Another Chapter in the Continuing Life History of the General Buller Statue in Exeter, UK

I thought I had done with writing about General Buller following my initial reflections (here) in November 2014, and further thoughts (here) in July 2015, following the critical intervention (or ‘guerrilla memorialisation’) event that took place that Summer. In tracing the ongoing ‘biography’ of the General Buller monument, I argued that it can be seen both as a meaningful vehicle of contemporary politics, at which a critical and creative engagement with the past can occur, and also as a dynamic site, with an open-ended life history that has time depth. The General Buller Statue, therefore, is never ‘cast in stone’. The status ‘does work’, serving as a site of contemporary debate; it can engage, as well as be engaged with.

These observations accord with debates and critical comment about many statues around the world today, most recently through the high profile events and deliberations surrounding the fate of many statues and monuments to the Confederacy in the USA’s southern states, as well as debates in recent years about the fate of Cecil Rhodes in South Africa (or Oxford – see here). The question over whether we should manage such ‘difficult heritage’ by removing monuments, adding extra plaques, or leaving them be has certainly had a high public profile, matched by some interesting academic debate, such as Lisa Johnson’s paper on JP Coen’s statue in Holland. Indeed, the broader issue of how to deal with contentious pasts in the present formed a central theme of a recent Book Review forum in the Annals of the Association of American Geographers that dealt with David Lowenthal’s Past is a Foreign Country – Revisited. Whichever side of the fence one sits – whether arguing for the removal or preservation of a statue – most of these debates tend to focus on the subject matter of the statue or monument: should we or shouldn’t we ‘memorialise’ General Buller (or Cecil Rhodes, or General Robert E. Lee etc.)?

But late at night on 10th June 2017 in Exeter, a young man called Tom Calloway, aged 18, fell from the General Buller statue and died.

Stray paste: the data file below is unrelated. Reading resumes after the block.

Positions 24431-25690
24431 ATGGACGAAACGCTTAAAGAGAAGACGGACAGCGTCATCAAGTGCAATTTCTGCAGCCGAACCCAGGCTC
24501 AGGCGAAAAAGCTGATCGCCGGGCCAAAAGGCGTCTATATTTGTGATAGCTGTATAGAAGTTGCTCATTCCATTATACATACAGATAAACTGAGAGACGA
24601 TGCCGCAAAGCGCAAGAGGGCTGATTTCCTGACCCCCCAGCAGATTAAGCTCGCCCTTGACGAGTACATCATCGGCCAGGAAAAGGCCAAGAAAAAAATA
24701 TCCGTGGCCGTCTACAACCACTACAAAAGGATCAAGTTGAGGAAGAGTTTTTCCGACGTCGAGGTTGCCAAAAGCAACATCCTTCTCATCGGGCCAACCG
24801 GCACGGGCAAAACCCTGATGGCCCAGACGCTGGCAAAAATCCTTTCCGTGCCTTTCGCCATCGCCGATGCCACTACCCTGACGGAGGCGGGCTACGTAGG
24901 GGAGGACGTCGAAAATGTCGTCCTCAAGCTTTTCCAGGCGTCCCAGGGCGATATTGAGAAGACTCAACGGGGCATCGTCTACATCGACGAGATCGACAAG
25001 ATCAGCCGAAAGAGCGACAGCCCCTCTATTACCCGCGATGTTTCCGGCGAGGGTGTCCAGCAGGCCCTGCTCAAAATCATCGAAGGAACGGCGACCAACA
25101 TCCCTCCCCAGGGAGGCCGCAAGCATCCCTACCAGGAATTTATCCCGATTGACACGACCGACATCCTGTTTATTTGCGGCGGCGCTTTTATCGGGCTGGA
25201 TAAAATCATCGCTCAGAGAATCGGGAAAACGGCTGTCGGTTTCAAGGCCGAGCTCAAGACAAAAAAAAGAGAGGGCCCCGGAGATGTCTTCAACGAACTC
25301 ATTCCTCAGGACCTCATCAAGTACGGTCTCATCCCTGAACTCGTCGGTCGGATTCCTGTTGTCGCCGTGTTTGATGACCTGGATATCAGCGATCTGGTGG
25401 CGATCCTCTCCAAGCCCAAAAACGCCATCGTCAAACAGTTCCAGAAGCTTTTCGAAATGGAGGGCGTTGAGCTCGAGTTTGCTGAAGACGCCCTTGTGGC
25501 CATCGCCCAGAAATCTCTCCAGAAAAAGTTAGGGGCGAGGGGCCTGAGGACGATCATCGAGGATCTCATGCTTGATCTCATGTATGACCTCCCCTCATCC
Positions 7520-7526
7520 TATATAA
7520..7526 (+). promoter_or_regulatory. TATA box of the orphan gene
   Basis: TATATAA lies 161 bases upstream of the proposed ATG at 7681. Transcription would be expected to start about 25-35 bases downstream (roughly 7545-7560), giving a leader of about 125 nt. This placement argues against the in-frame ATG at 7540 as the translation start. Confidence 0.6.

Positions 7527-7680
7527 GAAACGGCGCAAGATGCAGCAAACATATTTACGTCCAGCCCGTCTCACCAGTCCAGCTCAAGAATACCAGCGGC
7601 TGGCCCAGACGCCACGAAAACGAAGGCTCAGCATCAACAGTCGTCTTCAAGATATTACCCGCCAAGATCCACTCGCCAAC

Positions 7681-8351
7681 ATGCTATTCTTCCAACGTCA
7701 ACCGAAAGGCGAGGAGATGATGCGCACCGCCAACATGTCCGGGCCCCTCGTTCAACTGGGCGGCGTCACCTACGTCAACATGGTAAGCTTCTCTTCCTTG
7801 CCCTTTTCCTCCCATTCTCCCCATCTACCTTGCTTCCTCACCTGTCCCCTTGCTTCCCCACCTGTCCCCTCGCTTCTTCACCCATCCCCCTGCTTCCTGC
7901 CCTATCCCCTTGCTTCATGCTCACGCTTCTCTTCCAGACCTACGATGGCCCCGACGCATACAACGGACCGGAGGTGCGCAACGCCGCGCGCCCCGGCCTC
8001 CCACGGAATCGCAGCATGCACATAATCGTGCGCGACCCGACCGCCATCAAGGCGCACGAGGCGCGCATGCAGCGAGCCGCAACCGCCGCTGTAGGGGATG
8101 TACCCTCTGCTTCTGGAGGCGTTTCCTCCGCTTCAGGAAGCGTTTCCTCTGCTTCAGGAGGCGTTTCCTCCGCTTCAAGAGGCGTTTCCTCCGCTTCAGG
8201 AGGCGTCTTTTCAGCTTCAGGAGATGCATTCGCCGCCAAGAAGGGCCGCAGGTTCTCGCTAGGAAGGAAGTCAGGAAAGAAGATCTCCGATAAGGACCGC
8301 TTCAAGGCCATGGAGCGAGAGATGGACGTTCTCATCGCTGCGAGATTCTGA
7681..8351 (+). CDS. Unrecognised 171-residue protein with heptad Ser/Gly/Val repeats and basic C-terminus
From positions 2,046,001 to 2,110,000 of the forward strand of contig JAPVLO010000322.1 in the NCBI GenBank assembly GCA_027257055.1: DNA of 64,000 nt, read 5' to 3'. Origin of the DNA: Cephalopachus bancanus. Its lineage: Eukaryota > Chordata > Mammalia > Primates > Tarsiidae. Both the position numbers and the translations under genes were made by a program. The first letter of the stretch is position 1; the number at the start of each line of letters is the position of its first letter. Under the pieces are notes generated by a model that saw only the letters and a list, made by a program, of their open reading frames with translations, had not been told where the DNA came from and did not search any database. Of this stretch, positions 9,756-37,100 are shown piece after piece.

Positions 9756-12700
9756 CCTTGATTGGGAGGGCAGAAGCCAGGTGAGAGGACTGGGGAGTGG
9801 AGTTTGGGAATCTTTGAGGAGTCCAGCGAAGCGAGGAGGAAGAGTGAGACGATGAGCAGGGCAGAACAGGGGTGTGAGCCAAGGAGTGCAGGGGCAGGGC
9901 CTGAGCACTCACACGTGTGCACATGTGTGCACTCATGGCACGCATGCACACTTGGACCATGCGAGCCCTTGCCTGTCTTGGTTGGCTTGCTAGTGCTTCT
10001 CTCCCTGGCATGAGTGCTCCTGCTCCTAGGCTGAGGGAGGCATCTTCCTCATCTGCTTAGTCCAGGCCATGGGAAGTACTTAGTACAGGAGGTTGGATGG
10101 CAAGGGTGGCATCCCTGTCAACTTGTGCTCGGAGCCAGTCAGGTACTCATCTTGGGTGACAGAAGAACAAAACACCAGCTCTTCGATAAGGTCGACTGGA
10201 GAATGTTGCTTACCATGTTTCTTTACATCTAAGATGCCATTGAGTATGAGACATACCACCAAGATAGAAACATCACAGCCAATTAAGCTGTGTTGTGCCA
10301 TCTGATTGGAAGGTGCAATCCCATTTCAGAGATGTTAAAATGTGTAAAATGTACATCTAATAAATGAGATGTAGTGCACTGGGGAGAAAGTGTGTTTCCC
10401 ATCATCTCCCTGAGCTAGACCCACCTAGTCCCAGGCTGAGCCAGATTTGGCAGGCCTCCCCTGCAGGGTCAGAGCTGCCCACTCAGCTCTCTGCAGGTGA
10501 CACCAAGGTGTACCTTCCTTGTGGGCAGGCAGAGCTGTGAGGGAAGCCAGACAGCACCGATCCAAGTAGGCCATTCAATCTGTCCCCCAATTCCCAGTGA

Exeter_Buller_Tom memorial1

Since Tom Calloway’s tragic death this Summer, there has been a more-or-less constant effort in maintaining his ‘presence’ through memorialisation activity at the site. How-ever ‘spontaneously’ this activity began, this seems to be more than the ‘spontaneous memorial’ practices that one often finds at the sites of recent tragedy. The statue is located directly outside Exeter College, and so many of Tom’s colleagues, friends, teachers and classmates regularly come past ‘his memorial’. And where does it leave General Buller?

Exeter_Buller_Tom memorial2

At the time of his accident, Tom Calloway was undertaking the ‘tradition’ of placing a traffic cone on General Buller’s head. This playful and creative engagement with formal memorial sites has a long tradition and many parallels, perhaps most famously at the Duke of Wellington’s horse statue in Glasgow. It was Glasgow City Council’s concern about the potential for accidents to happen (and threatened plans to prevent people from climbing the statue) that brought out the wider public’s fondness for seeing the traffic cone donned on the Duke of Wellington. Public heritage debate demanded the Duke of Wellington be adorned with his ‘customary traffic cone’, and so Glasgow City Council dropped their security plans and tacitly turned-a-blind-eye to nocturnal activities with traffic cones. In Exeter, General Buller has been adorned with traffic cones and other paraphernalia for as long as I can remember, whether in playful jest or as purposeful critique, but what will happen now?

In terms of representing something meaningful for the people who pass by every day, General Buller is now a site for remembering Tom Calloway. Debates over whether and how we should remember General Buller’s role in the Boer War; whether he was a ‘war criminal’ to be put on trial, or an embarrassing ancestor to be kept hidden from view, now seem of secondary importance. In its most affective guise, the statue no longer memorialises General Buller at all.

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